15 Bizarre Flooring Designs You Won't Believe
Take one look around the Internet, and you'll see people tend to take flooring for granted. If you find results, it's usually someone trying to sell their services or showcase new, unused designs. A little tougher is finding what's already in use and distinguishing it from the rest of the pack. When you do, you've found something special!
And so it's in that spirit we bring you these 15 Bizarre Flooring Designs You Won't Believe. From optical illusion-inducing carpet to flooring made of pennies to designs that give new meaning to the term "cool and usual" this list has something for everyone.
1. Olle Hemmendorff's Kitchen
Leave it to a creative mind like Olle Hemmendorff's to come up with this less-than-traditional black-and-white take on classic wood flooring. The enigmatic Hemmendorff, who formerly served as the creative director of the Joy advertising agency before leaving in 2008 to pursue a freelance career in advertising, fashion and design, wanted to do something much different in his apartment than the standard boring old wooden floor. After laying out vinyl contact paper, he commenced his work of art that has become an Internet meme if there ever was one. Of course, it helps to be a professional designer. We're sure if we tried something like this it would look more like 400 square feet of doggie-scoot.
2. Projection Flooring Design Patterns
There are dozens upon dozens of different designs that you can bring to a projection flooring system. Rather than list them all here, it's best to give an overview. Many shopping malls across the world are bringing projection flooring into their walls to use for advertising, design, and/or entertainment. Using a projection system, you can "create" a soccer match, a dance floor, or even give off the impression of walking on water.
3. Jim Thompson Government Building
The heavily stenciled concrete tile pattern within the Illinois-based Jim Thompson Government Building makes liberal use of geometry to create a sense that someone is watching you-perhaps Big Brother? While we're sure that wasn't the intended effect-or was it?-this floor design looks like it could blink at you any moment. Still, with all the shapes, in many cases distorted, its amazing to see how it all works together to create a sense of beauty that is wondrous and original.
4. St. John the Baptist Greek Orthodox Church
The sport of basketball and hardwood floors go hand-in-hand in popular culture, but the folks at St. John the Baptist Greek Orthodox Church in Anaheim, Calif., have found an alternative solution. Using cork-yes, the very stuff you'd pop out of the wine bottle for Eucharist-the facility boasts one of the most unique floors in the world, though you may end up missing the squeak of the sneakers.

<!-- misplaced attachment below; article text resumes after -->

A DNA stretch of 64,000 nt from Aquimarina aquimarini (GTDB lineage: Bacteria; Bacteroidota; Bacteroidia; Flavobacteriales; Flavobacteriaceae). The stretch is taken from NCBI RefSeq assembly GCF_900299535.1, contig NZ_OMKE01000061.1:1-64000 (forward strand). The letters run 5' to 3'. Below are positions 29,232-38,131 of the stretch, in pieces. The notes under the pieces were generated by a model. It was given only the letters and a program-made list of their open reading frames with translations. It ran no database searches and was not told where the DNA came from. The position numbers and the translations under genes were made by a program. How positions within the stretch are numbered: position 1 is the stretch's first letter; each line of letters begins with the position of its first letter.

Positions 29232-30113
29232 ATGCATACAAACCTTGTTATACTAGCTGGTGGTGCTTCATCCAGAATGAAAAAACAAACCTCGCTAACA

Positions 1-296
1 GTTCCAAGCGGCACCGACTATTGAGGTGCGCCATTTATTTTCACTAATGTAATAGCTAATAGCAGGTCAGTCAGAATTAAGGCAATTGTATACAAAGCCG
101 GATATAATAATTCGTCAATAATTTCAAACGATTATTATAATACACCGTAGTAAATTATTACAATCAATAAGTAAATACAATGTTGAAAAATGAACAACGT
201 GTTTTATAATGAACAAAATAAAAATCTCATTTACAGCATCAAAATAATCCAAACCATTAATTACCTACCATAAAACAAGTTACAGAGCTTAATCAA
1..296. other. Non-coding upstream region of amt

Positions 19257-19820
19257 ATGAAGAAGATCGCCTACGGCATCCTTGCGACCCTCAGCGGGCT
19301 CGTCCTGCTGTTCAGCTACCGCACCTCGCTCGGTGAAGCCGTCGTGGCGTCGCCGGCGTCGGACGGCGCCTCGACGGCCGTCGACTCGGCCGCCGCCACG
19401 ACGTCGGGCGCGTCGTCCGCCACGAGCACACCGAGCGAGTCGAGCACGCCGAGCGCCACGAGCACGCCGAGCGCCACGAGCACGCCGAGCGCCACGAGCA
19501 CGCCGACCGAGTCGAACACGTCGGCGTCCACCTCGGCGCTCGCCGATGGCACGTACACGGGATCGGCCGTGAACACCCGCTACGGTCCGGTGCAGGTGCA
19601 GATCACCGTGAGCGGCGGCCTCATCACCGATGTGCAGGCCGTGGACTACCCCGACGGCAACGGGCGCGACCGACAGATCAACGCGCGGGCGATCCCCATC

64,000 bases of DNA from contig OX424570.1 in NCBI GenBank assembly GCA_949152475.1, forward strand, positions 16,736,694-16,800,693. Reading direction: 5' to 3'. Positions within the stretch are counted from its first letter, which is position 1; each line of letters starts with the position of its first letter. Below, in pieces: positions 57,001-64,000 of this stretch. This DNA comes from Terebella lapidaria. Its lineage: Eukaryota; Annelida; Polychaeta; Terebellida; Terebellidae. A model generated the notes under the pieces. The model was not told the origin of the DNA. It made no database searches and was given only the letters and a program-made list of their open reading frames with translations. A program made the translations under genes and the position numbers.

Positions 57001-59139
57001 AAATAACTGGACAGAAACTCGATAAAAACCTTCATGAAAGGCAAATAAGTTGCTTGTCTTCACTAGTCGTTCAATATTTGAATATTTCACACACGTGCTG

5. Propeller Island City Lodge
The Propeller Island City Lodge in Berlin, Germany, designed by Lars Stroschen, is famous for having no two rooms the same. Stroschen has built a number of oddities into his labor of love, including a room, which has coffins for beds and another that resembles a prison cell. The coolest floor design in this location goes to the slanted floor, which gives off the impression that nothing in the room is straight, and the bed seems to hover from the ground.
6. London's Burrito Restaurant
Watch your step! That may be the warning going through your head when you take a look at the Burrito Restaurant floor in the Spitalfields area of London, but there's really no need to panic. What you're looking at is a colorful, tiered "ledge-step" design that makes it look like every customer is one step away from tumbling to his (or her) death. Well played by the design team at Something from Us.
7. Kunstraum Munchen
The Kunstraum Munchen in Munich, Germany, is an art museum that has the kind of wave pattern flooring, which can convince you its more akin to swimming than walking. Designer Heikie Weber's ripples and waves are a bit disorienting at first, but the unique tapestry plays with dimensions better than any other option we've seen. A true work of art in itself.